Depending on the model you own, Sony’s Imaging Edge Mobile App should allow you to connect your phone to a Sony camera. If you have a Sony Alpha or RX, HX or even QX (remember them?) series camera that was introduced after 2012, there’s a good chance it will be supported. Exactly what functionality you will have can vary greatly from camera to camera so it’s worth visiting Sony’s support pages from where you can find out what your camera can do.
Although Sony Imaging Edge Mobile was only released last year, it is actually a rebranded version of the PlayMemories Mobile app that was previously used to connect your phone to a Sony camera. The idea behind the rebranding is that it brings the software in line with Sony’s Imaging Edge desktop computer software.
How to connect your phone to a Sony camera: different types of connection
There are three ways to connect your phone to a Sony camera, and again, which you use will depend on your camera and smart device. Near Field Connectivity (NFC) is probably the fastest and smoothest method of making that initial connection, as this simply involves selecting the NFC option and touching the NFC points on the camera and your phone together to set up the Wi-Fi connection.
QR codes provide the next method, which is equally as simple and the preferred option for iOS users. The app allows you to photograph a QR code on the camera which provides the information for the smartphone to create a Wi-Fi connection. Finally you can connect, the ‘old-fashioned’ way by selecting the camera in your phone’s Wi-Fi connection screen and use the password shown on the camera. A further option is to pair your camera and smartphone via Bluetooth to allow for location, time and date information to be added to the metadata of each image.
A few years ago, with the launch of the third generation of A7 cameras, Sony upgraded the operating system on its cameras, creating a new menu system. Although the new operating system is a big improvement, one thing that was lost was the ability to be able to download and use PlayMemories mobile apps. The apps are still available for download and if you have a compatible camera it is worth having a browse as there are some useful apps, although you do have to pay for some. You can find the full selection by visiting www.playmemoriescameraapps.com/portal.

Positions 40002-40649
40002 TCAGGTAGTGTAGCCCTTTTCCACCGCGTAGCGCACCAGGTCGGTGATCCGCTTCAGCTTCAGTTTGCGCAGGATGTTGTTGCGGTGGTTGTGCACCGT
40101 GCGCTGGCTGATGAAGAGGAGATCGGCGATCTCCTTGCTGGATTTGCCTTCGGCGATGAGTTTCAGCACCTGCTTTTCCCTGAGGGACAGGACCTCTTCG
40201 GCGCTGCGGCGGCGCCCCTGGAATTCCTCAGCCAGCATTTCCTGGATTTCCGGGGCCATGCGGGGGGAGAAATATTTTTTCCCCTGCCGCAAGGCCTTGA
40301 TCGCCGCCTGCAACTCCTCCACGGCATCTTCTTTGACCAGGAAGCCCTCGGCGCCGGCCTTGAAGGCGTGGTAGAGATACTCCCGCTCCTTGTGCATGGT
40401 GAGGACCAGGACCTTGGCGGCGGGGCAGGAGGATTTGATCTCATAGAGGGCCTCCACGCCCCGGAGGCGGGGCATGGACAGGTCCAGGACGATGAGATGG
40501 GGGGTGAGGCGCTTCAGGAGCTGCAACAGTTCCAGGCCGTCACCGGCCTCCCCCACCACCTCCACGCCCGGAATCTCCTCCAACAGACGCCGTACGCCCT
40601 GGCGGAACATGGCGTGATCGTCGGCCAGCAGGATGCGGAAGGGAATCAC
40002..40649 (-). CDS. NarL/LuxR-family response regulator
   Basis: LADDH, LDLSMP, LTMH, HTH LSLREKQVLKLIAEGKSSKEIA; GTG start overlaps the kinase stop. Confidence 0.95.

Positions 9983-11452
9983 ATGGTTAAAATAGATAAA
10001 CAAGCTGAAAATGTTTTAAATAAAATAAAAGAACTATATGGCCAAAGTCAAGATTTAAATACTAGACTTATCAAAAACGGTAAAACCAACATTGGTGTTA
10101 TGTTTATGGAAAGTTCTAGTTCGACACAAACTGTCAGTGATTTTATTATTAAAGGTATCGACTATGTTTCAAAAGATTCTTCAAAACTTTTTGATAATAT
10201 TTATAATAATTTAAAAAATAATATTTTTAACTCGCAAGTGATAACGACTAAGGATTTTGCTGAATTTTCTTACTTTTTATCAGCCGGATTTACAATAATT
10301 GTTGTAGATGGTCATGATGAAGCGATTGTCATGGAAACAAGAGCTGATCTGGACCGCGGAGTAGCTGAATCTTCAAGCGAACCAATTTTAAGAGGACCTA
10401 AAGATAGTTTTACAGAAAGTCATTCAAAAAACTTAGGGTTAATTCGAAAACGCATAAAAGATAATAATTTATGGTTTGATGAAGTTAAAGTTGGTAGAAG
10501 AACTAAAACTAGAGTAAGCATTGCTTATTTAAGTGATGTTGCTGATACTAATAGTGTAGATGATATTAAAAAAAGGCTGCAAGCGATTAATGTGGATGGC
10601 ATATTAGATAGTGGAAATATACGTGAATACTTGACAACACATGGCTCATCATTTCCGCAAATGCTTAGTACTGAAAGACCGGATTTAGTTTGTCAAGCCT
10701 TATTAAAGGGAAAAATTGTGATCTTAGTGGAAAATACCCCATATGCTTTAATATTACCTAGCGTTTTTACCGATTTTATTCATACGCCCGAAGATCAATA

Live view and remote shooting from your phone
Now that you have been able to connect your phone to a Sony camera, you can shoot remotely. Like any app, the responsiveness of the live view display depends on the connection strength. Overall I found that there was little lag time between the onscreen camera display and the smartphone display, though like any such connection, there is the odd second where it stalls from time to time.
It is worth noting that the features available when remote shooting will vary depending on the camera (and possibly firmware) that you are using. On cameras with a physical mode dial you cannot change the exposure mode ie. switch from aperture priority to shutter priority. With the Sony A7 III, for example, if you are in aperture priority mode you can change the aperture, exposure compensation and ISO sensitivity. If the mode dial is set to Manual you will have full exposure control at your disposal.
Other settings that can be changed include the white balance, self timer, continuous shooting settings and the flash control settings. Sadly this is about it for the A7 III and other recent Sony cameras. It’s not possible to change the metering mode or any of the image styles such as Creative Styles, Picture Profiles or Dynamic Range Optimisation styles.
You’ll also notice one other major omission – the autofocus settings. With the Sony A7 III and the other more recent Sony cameras, there is no option to change any of the autofocus settings, but perhaps most disappointing is that there is no way to change the AF point, or use touch AF. Given that this is most likely one of the key features of a remote control app, it does seem to be a huge oversight from Sony to not feature this.
Pressing the shutter button on the live view remote screen acts in exactly the same way as the camera’s physical camera shutter, so keep this in mind when remote shooting and set up the AF accordingly.
With the camera switched to its video setting Imaging Edge Mobile allows for the exposure mode to be changed with the choice of manual, aperture or shutter priority, and the exposure settings changed accordingly.
As before the white balance can be set, but the Picture Profiles cannot, so that will need to be set beforehand. Recordings can be started and stopped using the app, and it is possible to transfer video, including 4K footage, from the camera to the smartphone, although transfer speed and playback is very dependent on the smartphone or tablet being used.